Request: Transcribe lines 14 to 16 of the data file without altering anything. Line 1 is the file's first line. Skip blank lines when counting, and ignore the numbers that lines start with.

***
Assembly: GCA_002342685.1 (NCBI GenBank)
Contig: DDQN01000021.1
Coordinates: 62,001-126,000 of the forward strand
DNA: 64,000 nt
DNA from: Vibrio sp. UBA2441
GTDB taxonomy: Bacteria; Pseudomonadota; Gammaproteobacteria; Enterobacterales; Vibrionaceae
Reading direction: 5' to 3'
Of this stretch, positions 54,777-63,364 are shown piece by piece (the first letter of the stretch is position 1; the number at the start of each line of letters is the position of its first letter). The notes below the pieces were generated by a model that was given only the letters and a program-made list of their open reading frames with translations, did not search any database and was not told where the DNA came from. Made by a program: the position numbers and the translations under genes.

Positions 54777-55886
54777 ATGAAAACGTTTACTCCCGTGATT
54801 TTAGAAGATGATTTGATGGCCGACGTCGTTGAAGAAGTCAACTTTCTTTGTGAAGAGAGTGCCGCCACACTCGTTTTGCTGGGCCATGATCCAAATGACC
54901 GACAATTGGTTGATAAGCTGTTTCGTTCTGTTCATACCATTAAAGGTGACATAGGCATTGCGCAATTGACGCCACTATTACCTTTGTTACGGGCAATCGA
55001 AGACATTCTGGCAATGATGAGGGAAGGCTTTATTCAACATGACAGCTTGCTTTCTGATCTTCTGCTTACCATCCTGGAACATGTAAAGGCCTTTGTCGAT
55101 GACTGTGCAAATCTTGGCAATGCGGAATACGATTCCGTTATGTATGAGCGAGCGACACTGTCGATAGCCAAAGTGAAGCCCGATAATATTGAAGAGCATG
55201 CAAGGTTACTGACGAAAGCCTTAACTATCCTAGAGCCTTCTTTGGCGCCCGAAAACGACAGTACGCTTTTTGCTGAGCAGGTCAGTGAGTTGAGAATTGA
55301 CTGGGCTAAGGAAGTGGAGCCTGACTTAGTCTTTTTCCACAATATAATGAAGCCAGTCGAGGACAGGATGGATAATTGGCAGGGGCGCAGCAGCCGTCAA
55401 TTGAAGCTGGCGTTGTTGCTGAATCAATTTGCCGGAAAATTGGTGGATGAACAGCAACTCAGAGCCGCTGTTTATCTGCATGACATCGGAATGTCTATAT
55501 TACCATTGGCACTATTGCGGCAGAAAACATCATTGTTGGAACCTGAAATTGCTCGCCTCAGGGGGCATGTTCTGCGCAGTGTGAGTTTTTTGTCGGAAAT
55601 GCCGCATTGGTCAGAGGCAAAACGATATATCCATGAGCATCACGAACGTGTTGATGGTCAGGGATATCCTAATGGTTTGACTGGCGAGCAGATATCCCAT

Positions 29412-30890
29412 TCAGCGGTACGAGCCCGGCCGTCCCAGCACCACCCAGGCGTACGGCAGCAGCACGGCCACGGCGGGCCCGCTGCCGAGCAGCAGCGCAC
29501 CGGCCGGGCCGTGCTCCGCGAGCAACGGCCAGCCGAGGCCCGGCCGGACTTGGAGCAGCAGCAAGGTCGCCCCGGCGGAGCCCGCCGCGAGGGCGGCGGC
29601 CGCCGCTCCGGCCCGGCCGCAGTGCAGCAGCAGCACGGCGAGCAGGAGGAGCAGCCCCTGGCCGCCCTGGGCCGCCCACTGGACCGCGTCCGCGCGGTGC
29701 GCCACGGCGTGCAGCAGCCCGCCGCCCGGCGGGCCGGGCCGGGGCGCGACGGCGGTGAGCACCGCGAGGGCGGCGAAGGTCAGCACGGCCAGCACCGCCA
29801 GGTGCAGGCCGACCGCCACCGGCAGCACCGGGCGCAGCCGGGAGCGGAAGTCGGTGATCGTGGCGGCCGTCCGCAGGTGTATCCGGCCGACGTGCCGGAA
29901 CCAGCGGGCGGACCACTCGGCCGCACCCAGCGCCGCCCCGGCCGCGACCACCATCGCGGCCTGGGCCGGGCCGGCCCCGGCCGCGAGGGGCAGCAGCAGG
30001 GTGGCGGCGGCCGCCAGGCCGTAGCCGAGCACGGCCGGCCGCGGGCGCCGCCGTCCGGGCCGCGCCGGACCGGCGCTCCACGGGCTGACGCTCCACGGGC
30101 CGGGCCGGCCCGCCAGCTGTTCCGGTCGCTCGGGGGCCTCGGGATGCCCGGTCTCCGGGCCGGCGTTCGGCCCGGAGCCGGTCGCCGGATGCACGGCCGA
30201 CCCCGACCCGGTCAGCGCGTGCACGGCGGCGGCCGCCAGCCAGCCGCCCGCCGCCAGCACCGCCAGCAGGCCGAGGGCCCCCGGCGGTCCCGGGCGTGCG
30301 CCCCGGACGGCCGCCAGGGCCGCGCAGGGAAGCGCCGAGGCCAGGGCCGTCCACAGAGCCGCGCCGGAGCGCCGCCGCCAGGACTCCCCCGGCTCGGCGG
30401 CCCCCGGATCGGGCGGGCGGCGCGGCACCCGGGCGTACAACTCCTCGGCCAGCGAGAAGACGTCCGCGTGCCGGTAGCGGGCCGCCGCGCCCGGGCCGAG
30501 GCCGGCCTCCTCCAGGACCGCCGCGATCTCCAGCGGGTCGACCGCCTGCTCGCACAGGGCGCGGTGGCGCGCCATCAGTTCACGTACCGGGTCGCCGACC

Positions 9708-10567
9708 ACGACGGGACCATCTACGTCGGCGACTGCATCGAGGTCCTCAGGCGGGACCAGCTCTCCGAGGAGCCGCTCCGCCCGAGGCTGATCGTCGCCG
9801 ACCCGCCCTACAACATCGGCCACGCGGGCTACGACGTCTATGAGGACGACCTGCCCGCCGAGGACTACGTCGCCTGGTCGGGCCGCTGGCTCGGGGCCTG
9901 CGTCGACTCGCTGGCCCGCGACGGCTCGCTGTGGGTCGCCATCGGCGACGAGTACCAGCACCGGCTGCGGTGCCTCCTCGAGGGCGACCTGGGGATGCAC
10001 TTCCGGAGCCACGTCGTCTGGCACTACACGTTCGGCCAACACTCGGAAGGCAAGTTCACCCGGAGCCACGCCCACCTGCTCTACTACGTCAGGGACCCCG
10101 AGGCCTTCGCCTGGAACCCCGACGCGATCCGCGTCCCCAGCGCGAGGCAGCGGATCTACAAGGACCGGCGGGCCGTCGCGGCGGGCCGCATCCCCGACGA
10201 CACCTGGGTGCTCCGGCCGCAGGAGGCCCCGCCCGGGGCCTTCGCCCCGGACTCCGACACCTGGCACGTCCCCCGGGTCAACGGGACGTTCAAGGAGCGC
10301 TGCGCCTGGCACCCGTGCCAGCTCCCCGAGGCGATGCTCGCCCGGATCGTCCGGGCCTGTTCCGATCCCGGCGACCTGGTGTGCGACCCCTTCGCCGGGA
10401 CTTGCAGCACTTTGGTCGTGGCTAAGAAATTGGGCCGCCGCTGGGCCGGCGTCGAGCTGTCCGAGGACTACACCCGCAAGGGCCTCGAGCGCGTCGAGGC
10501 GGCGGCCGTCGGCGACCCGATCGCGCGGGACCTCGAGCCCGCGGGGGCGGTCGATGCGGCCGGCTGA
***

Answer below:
55101 GACTGTGCAAATCTTGGCAATGCGGAATACGATTCCGTTATGTATGAGCGAGCGACACTGTCGATAGCCAAAGTGAAGCCCGATAATATTGAAGAGCATG
55201 CAAGGTTACTGACGAAAGCCTTAACTATCCTAGAGCCTTCTTTGGCGCCCGAAAACGACAGTACGCTTTTTGCTGAGCAGGTCAGTGAGTTGAGAATTGA
55301 CTGGGCTAAGGAAGTGGAGCCTGACTTAGTCTTTTTCCACAATATAATGAAGCCAGTCGAGGACAGGATGGATAATTGGCAGGGGCGCAGCAGCCGTCAA